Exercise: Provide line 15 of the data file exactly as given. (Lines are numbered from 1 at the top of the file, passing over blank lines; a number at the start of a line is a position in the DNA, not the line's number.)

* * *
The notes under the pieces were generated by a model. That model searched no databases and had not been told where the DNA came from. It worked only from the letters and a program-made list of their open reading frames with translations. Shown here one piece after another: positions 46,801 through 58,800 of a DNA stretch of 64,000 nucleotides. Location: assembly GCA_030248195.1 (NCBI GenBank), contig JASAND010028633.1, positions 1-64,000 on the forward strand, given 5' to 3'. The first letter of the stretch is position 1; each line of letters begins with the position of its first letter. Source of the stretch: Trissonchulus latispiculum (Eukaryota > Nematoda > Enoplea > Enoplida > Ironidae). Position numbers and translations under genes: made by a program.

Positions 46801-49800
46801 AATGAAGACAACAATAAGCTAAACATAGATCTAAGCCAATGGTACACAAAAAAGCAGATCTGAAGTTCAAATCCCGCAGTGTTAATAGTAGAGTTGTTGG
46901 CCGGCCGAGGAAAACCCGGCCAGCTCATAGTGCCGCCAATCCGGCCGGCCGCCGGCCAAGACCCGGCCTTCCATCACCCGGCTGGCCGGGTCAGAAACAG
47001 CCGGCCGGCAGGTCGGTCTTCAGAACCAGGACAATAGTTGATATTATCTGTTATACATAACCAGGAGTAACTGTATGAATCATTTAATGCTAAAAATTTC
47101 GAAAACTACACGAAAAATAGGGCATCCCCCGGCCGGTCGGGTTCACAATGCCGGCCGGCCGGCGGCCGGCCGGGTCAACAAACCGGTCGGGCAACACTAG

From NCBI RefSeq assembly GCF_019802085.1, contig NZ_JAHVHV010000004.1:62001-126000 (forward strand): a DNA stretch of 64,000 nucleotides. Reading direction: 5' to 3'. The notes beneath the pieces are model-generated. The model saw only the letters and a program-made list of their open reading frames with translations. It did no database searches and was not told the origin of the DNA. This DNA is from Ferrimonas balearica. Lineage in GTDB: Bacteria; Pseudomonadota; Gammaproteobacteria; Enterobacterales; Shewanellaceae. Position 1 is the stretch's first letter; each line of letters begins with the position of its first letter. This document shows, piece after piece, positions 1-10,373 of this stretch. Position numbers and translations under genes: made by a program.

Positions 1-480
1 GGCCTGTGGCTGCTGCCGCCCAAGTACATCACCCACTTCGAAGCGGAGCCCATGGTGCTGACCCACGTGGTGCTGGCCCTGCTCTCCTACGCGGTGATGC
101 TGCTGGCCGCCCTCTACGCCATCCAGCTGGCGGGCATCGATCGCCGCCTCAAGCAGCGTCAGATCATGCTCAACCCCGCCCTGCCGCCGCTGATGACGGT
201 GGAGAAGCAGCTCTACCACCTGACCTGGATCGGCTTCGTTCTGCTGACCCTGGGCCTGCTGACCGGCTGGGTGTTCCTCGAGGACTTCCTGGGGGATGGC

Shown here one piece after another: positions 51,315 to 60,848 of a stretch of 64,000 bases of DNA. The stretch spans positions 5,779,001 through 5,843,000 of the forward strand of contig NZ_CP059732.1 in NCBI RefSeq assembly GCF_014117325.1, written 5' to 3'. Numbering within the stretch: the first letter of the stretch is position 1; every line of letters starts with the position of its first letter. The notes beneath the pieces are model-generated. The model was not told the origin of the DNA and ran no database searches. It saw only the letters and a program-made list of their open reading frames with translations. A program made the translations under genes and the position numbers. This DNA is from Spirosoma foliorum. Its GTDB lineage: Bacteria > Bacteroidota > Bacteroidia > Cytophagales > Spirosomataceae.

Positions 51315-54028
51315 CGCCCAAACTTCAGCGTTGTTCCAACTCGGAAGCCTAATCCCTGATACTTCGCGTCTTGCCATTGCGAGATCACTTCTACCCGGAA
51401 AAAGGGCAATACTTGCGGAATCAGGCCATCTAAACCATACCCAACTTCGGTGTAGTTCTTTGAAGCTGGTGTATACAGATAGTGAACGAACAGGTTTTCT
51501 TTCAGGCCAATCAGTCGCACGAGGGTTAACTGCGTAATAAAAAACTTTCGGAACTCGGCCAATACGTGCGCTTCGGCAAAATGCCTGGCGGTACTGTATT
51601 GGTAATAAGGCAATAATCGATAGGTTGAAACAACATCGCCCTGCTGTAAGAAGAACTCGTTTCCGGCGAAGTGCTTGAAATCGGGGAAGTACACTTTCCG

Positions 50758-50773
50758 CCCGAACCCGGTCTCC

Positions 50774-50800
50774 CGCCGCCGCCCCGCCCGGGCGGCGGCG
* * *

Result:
51401 AAAGGGCAATACTTGCGGAATCAGGCCATCTAAACCATACCCAACTTCGGTGTAGTTCTTTGAAGCTGGTGTATACAGATAGTGAACGAACAGGTTTTCT